"The primary purpose of [grassroots lobbying] is to substantiate and support [the] Tobacco Institute position presented to Congress, state legislature or local councils by our lobbyists," states a 1986 industry memo. "In order to be totally effective, the grassroots effort must appear to be spontaneous rather than a coordinated effort."

Similarly, Keith Teel, a partner at Covington and Burling, a law firm representing the tobacco industry, wrote in a 1995 memo discussing communications strategies that the industry's "media activities, to be effective, must not be linked to the tobacco industry."

But "The CALA Files" shows that industry, and particularly the tobacco industry, played a central role in directing CALA activities, irrespective of what was apparent to the public.

Some CALAs, such as one in Louisiana, were virtually created by the tobacco industry, according to "The CALA Files." The Tobacco Institute proposed plans to form and fund the Louisiana CALA in 1992, industry documents show, to head off a legislative effort to expand consumers' rights to sue manufacturers. Directly, as well as indirectly through other organizations, the tobacco industry helped finance the Louisiana CALA. When the proposed legislation was defeated in 1992, Philip Morris Vice President Craig Fuller reported that "the coalition Philip Morris helped organized, Louisiana Citizens Against Lawsuit Abuse, led the effort to defeat all trial-lawyer advocated tort proposals."

Another sign of the centralized and coordinating role of APCO in the CALA campaign, according to "The CALA Files," is the use of identical slogans and logos, such as a "Stop Lawsuit Abuse" stop sign logo, among the various and supposedly independent CALAs.

In addition to the legislative victory in Louisiana, "The CALA Files" makes the case that the coordinated CALA campaign is having an impact - by helping achieve passage of legislation limiting consumers' rights to sue manufacturers, conducting "voter education" campaigns that support judges who favor restricting consumers' right to sue and targeting those favoring expanding consumer rights, and by persuading potential jurors that they should take a stand against a legal system that has spun "out of control."

"The report unmasks funding by self-serving megacorporations that secretly spawned a national network of fake citizens organizations," says Public Citizen President Joan Claybrook. "These so-called citizens groups are doing the bidding of the corporate funders and are pushing at all levels to deny Americans access to the courtroom and to create a legal environment that shields corporate wrongdoers from accountability."

- Robert Weissman


The September 2000 Lawrence Summers Memorial Award* goes to the U.S. Patent and Trademark Office (PTO). PTO is the government agency that awards patents for new and useful inventions. Critics complain that PTO has gone overboard in recent years, issuing patents on claims that are not real inventions or that are not new. A series of golf-related patents suggest the critics may have a point.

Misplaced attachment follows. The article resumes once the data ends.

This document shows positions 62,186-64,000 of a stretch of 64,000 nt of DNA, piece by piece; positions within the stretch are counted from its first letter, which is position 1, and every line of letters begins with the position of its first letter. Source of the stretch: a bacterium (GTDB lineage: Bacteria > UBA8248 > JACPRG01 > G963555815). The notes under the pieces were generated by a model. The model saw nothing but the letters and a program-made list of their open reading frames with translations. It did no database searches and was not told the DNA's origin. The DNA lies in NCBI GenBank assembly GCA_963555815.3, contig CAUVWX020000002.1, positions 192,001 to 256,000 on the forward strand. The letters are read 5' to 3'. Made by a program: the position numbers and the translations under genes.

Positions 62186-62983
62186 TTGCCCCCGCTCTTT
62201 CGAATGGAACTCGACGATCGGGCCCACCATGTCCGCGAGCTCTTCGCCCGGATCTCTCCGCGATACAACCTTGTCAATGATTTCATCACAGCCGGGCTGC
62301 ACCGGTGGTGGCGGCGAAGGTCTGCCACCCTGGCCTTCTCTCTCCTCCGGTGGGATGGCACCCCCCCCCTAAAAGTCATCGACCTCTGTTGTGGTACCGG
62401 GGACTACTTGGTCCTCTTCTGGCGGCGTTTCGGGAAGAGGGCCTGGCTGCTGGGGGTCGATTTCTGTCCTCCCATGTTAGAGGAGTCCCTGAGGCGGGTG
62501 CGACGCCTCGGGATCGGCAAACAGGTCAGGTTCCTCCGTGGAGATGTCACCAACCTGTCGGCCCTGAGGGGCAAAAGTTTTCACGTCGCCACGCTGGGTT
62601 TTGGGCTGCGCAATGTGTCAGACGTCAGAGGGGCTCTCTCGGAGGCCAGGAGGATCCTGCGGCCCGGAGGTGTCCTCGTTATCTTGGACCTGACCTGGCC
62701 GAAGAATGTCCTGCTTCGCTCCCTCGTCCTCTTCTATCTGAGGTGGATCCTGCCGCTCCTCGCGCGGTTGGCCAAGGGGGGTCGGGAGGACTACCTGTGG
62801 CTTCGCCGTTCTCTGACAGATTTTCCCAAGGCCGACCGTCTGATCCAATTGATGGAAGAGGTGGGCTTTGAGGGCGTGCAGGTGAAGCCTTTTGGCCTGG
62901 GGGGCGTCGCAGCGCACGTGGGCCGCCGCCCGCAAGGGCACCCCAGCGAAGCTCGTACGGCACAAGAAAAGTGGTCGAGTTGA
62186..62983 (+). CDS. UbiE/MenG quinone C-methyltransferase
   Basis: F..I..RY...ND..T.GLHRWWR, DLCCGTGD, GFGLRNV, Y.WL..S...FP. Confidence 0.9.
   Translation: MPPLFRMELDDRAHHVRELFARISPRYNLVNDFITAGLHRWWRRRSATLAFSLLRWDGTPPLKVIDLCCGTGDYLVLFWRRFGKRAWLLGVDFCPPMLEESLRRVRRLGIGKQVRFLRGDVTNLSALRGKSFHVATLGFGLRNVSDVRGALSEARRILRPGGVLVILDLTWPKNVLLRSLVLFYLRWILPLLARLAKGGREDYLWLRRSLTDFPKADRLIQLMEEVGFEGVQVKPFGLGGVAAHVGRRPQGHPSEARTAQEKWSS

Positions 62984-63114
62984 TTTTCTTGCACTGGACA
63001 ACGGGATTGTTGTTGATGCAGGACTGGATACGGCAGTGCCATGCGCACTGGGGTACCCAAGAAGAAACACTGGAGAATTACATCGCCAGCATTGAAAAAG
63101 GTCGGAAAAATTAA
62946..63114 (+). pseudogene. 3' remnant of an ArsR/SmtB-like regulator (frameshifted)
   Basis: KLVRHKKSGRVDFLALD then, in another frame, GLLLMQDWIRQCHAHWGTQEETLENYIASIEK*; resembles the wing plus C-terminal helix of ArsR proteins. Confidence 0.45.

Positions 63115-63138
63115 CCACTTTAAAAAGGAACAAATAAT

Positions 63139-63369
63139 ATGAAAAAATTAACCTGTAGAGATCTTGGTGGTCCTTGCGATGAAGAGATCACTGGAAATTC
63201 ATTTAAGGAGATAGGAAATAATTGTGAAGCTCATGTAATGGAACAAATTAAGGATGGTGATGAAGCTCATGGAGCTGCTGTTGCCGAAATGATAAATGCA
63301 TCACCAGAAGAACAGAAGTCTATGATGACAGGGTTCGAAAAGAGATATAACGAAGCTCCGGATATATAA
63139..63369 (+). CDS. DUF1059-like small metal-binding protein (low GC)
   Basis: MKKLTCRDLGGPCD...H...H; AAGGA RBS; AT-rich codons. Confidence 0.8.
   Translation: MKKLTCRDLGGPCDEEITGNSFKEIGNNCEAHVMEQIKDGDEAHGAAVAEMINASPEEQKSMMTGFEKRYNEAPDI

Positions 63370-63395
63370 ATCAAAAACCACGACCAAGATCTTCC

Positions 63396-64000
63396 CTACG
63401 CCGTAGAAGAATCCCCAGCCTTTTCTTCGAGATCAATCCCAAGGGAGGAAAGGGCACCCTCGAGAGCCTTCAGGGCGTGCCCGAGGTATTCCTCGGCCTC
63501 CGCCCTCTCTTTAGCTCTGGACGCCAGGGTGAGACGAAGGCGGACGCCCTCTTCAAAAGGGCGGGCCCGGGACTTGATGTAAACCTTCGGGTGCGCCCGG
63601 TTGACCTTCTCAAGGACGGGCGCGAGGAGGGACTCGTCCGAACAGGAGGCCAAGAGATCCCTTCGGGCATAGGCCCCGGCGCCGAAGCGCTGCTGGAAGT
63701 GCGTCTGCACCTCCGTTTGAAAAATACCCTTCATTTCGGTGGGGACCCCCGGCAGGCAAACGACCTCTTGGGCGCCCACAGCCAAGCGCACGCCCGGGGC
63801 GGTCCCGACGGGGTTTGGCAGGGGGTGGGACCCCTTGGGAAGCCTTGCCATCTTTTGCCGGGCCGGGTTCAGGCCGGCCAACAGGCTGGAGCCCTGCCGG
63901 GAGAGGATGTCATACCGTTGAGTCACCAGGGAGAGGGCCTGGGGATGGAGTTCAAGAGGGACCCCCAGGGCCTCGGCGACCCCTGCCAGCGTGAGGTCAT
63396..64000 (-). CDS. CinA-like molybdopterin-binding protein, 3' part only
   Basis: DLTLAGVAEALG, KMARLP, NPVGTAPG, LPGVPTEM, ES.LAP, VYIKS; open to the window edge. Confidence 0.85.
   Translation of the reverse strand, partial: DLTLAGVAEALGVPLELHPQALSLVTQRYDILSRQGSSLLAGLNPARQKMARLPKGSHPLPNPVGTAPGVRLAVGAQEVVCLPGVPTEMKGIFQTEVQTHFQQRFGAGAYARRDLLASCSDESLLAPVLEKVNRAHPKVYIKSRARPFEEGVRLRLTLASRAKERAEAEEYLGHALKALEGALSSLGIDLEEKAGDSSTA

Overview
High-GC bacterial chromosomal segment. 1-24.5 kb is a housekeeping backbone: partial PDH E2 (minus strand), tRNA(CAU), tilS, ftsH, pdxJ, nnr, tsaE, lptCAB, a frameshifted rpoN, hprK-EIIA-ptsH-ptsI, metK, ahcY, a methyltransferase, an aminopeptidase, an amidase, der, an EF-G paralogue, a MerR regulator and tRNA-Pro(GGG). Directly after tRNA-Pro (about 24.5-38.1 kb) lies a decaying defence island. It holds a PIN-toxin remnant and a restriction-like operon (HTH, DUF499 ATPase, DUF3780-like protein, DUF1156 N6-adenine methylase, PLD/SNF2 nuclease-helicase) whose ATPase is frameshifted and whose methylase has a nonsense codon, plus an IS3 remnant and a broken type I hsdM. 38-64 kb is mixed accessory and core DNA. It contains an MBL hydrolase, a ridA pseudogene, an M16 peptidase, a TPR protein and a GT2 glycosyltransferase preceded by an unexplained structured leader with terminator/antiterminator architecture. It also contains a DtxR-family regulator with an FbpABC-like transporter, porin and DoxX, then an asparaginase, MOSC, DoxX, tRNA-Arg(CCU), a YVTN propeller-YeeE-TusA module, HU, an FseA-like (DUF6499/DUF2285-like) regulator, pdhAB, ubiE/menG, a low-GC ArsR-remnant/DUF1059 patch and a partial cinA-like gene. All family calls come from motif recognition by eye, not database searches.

Examples include the following:

Abstract for US Patent No. 5,616,089 - Method of putting

A method of putting features the golfer's dominant hand so that the golfer can improve control over putting speed and direction. The golfer's non-dominant hand stabilizes the dominant hand and the orientation of the putter blade, but does not otherwise substantially interfere with the putting stroke. In particular, a right-handed golfer grips the putter grip with their right hand in a conventional manner so that the thumb on the right hand is placed straight down the top surface of the putter grip. The golfer addresses the ball as if to stroke the putter using only the right hand. Then, the golfer takes the left hand and uses it to stabilize the right hand and the putter. To do this, the golfer places their left hand over the interior wrist portion of the right hand behind the thumb of the right hand with the middle finger of the left hand resting on the styloid process of the right hand. The golfer presses the ring finger and the little finger of their left hand against the back of the right hand. The golfer also presses the palm of the left hand against the putter grip and squeezes the right hand with the left hand. The golfer then takes a full putting stroke with the above described grip.

(See: htm&r=1&f=G&l=50&s1='5616089'.WKU.&OS=PN/5616089&RS=PN/5616089)

Abstract for U.S. Patent No. 6,086,487 - Method for matching golfer with a ball

A method for selecting a golf ball whose performance characteristics match a golfer's critical playing characteristics for the purpose of reducing the golfer's score. The method comprises the steps of determining a golfer's critical playing characteristics, prioritizing ball performance characteristics, and selecting a golf ball from a predetermined set of golf balls which best matches the golfer's critical playing characteristics to ball performance characteristics.

(See 56&f=G&l=50&co1=AND&d=curr&s1=golf&OS=golf&RS=golf)

Thanks to James Love for identifying these award-winning patents.

* In a 1991 internal memorandum, then-World Bank economist and current Secretary of Treasury Lawrence Summers argued for the transfer of waste and dirty industries from industrialized to developing countries. "Just between you and me, shouldn't the World Bank be encouraging more migration of the dirty industries to the LDCs (lesser developed countries)?" Summers wrote. "I think the economic logic behind dumping a load of toxic waste in the lowest wage country is impeccable and we should face up to that. ... I've always thought that underpopulated countries in Africa are vastly under polluted; their air quality is vastly inefficiently low [sic] compared to Los Angeles or Mexico City." Summers later said the memo was meant to be ironic.